Sam was cool. He was what some would call “a character”. Witty, and very observant. An artist. You could see a certain sensitivity in his glance. He was not above a little flirtation. And he was not enjoying aging.

We had talked about a few things that most young people don’t talk about, like fearing the approaching winter: “those damn Toronto sidewalks”, for one. This is urban Toronto, and they don’t clear the sidewalks. It bugs me, because I’m from Montreal where they do. It’s easy there to walk in the winter.

It’s challenging to walk in winter here, if you’re “elderly” — or if you have a lot to lose by a fall. Like me, with my beloved stainless steel hip — the best thing since the internet. But if my wondrous mechanical joint breaks, that’s major surgery, lots of pain, and months of recovery. Or like Sam, with his difficulty in walking, his “previously mended” body — He had already been through long recovery from some pretty significant accidents. Walking was difficult for him in the best of weather. It was getting harder every year to face Toronto’s winter.

When a young person falls on an icy sidewalk, it might become an anecdote. If an elderly person falls, it can mean the end of life.

Trying to arouse interest or concern on the subject makes me feel old and tired. I think the only people under 60 at all interested are those who use wheelchairs, for example, or those who’ve experienced a temporary vulnerability, like a broken leg — or someone pushing a stroller.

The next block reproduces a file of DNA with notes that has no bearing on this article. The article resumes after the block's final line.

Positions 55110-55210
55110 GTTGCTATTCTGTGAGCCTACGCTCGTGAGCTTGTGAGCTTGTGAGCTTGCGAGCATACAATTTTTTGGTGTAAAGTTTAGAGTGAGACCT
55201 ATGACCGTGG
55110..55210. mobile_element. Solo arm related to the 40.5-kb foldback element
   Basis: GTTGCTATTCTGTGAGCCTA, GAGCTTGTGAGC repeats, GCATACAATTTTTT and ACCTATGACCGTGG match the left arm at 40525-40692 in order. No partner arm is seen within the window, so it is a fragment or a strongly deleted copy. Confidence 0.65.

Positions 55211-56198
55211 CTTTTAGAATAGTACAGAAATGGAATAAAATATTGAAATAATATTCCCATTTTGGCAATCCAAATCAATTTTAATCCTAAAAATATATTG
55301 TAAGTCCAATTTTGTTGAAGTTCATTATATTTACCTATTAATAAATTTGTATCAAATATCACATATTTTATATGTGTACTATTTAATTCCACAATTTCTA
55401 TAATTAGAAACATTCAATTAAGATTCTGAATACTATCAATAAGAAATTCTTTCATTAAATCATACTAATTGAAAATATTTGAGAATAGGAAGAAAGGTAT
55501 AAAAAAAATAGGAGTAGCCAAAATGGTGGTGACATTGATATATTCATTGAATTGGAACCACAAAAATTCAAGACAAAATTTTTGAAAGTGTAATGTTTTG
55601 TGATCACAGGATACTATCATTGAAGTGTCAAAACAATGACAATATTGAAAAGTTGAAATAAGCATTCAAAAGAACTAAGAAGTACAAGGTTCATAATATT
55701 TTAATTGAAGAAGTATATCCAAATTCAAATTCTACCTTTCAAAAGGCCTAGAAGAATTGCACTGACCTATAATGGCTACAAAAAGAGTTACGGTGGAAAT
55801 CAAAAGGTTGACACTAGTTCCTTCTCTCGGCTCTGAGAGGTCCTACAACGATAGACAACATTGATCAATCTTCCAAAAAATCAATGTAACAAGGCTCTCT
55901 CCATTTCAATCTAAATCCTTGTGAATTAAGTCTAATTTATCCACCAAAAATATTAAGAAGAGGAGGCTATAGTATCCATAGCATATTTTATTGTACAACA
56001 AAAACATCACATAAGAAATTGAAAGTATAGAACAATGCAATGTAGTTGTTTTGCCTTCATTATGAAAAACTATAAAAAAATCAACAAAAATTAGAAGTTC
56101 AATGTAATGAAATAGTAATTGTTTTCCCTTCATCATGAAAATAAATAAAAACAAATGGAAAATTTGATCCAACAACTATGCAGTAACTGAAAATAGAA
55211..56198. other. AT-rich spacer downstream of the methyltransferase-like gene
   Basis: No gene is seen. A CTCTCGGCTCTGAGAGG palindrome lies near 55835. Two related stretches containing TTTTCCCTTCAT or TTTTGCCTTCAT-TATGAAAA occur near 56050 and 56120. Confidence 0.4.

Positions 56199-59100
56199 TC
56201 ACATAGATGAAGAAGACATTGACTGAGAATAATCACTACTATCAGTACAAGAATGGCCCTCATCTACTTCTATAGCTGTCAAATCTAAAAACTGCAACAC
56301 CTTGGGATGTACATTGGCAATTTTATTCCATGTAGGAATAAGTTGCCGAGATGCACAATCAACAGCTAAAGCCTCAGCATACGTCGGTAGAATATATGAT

But you’ll always hear the objections to the costs (tax dollars). I wonder if a ‘big picture’ analysis might help. How much might be saved by fewer falls, fewer emergency room visits, fewer deaths in hospital from pneumonia — resulting from those falls. Are these recorded in studies? Does “StatsCan” analyze such data? Does anyone under 60 ever think about it? Not in Toronto, apparently.

There were 27,415 Toronto emergency department visits by seniors in the 2004-5 period. The peak period: December and January. How many tax dollars might we save by doing the sidewalks?

And Sam. I can’t say for sure he killed himself because of the sidewalks. But I know clearing them would have made life more livable. For me too.

Posted in aging, Montreal, Sam Sueshi Miya, suicide, Toronto, winter | Tagged , , , , , | 6 Comments

Paris – a tragedy of religion?

They are new and different enemies, these Paris shooters. Militarily trained, they are murderous religious zealots, with all the benefits of modern technology, the internet, and a vast but almost invisible support system. Their attack was clearly a military action, stirred by irrational, enflamed religious views, motivated by other factors: perhaps an underlying sense of powerlessness; perhaps poverty; or violent family life. And so what?

As I reflect on the horrible events in Paris*— it slowly dawns on me that this is a new religious war. Seriously. I’m reminded of The Crusades. But this new enemy can’t be dealt with by conventional methods. Not bombs, not tanks, not drones. Well-equipped and severely conditioned, they function like sophisticated robots. And they could live next door or in the next town. But they are neighbours we don’t understand. We need to sharpen up, leave behind our assumptions, naïveté, and political correctness. We need to be learning about all of it, and openly debating about it. What are we dealing with here?